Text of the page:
Dikkers looking to connect with students in Omnibus lecture
In many ways, Scott Dikkers’ career has been about finding and bringing out the kid in everyone. As a comedy writer and founding editor of the satire/social commentary website The Onion, he’s trying to get you to at least give up a giggle once in a while by pointing out the oddities in popular culture.
Dikkers’ next audience comes as part of Purdue University Fort Wayne’s Omnibus Speaker Series on Feb. 16 in the 1,500-seat Auer Performance Hall. Ticket availability will be announced Thursday.
“I love talking to college students,” Dikkers said last week from his home in Minneapolis. “They are the best audiences because society still hasn’t beaten the life and the spirit out of them yet. I find them to be very engaging and receptive.”
That can also make students a fun, challenging audience, requiring his best material.
“I am going to tell them the story about how I pursued my passions at their age and had a lot of crazy ups and downs, and I’m going to hopefully inspire them to do the same thing,” Dikkers said. “The way I frame that is you need to live your mission. Figure out what you need to do in life, and we all have something and it’s something that’s going to make the world a better place. Commit yourself to it and do it in the most outrageous possible way.”
Then, Dikkers said, he’ll tell funny stories about how he got into trouble doing that, but that it was fine in the end and all worked out.
“Failure is the best teacher,” he said. “You have to fall down a few times and learn and keep on going and have fun doing it.”
With The Onion, Dikkers created the original “fake news” platform and grew it into one of today’s most recognized comedy brands. He shares his experiences in how being committed to a unique vision—and standing firm in the face of seemingly impossible challenges and threats—can translate into genuine differentiation and robust brand equity for any organization.
As co-founder and longest-serving editor-in-chief of The Onion, Dikkers has deep appreciation of the improbable. It’s a quality that describes not only how he created a celebrated comedy institution, but how he escaped dire childhood circumstances.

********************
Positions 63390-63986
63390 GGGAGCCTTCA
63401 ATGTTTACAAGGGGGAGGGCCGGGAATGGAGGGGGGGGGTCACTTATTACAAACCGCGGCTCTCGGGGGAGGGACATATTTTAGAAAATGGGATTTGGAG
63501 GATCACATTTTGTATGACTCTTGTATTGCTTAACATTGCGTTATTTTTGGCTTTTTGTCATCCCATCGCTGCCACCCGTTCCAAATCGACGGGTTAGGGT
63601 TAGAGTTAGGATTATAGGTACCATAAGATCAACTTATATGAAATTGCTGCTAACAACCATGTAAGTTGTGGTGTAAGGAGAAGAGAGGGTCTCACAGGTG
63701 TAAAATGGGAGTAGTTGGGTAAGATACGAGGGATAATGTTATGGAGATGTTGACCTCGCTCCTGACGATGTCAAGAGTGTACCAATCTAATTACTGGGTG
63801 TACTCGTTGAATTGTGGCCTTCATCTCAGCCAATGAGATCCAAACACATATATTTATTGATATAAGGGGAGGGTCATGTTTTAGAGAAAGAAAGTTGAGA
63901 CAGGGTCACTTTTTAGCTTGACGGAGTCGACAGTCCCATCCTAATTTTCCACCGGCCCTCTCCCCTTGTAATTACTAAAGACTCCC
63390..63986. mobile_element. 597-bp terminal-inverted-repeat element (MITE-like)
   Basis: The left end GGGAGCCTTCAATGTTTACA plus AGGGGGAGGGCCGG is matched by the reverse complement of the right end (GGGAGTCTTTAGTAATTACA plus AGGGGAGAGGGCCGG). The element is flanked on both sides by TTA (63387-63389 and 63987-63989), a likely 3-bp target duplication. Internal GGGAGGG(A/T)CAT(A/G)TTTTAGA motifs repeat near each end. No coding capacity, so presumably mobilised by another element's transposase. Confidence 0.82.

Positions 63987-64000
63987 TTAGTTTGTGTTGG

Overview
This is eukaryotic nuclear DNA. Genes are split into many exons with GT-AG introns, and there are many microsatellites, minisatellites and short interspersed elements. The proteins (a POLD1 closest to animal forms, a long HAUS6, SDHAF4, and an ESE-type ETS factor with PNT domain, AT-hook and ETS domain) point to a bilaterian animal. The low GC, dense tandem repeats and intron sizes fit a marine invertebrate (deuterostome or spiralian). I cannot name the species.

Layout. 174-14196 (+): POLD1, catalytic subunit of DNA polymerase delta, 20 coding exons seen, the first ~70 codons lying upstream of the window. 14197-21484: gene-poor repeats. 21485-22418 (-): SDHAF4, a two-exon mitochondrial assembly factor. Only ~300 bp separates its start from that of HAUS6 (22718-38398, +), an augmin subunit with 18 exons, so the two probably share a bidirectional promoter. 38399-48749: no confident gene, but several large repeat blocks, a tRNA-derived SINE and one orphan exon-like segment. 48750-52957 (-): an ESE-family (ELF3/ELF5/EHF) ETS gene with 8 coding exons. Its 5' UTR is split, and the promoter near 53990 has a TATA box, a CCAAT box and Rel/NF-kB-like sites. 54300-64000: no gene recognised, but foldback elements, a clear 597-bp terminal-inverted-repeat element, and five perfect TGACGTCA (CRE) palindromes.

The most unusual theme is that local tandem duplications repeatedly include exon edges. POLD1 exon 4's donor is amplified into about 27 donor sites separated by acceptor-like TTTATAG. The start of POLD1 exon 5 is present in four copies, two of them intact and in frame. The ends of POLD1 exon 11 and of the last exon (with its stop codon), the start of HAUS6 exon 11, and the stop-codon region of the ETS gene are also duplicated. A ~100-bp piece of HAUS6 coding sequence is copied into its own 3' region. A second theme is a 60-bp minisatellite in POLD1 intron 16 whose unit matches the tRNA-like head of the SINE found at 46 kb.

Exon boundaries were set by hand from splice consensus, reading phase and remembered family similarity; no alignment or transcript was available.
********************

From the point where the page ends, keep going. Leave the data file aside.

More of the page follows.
Though not affiliated currently with The Onion, Dikkers said he’s building programs and writing books to train the next generation of comedic writers.
“Comedy is the hardest thing to write because in every other genre you kind of know what the tricks are,” Dikkers said. “If you want to make people cry, write a story about a dog that dies. Two people fall in love and then they can’t be together. In comedy, if you try to pick from your toolbox the tried and true things, you can’t use them because they’ve already been done, and everybody knows the jokes.
“Every time you write it, it has to be original, and there’s no real playbook, which is why I wrote one a few years ago—the formula for how you come up with original jokes.”
But he’s found a successful way to appeal to a broad audience. He said the current generation of students is very discerning because of what it has gone through during the pandemic.
“These kids were in their formative years during that, so this is a really interesting time,” Dikkers said. “For one, they are really receptive to comedy. They are accustomed to being served up any kind of comedy they could possibly want at any moment. That coupled with the fact they’ve been shut in is really an interesting, polarizing dynamic, I find.”
That’s also why comedy writers are challenged to continue evolving, experimenting, and growing to connect with younger audiences.
“You do have to do that because humor styles and trends kind of change like fashion,” Dikkers said. “Different generations find different things funny.”
“It’s going to be fun and amazing and unless every single last student shows up, I’m going to boycott the talk,” he said with a laugh. “I will not go on unless every single one of them is there. They have to bring their friends, everyone in their dorm, and we need to pack the house.”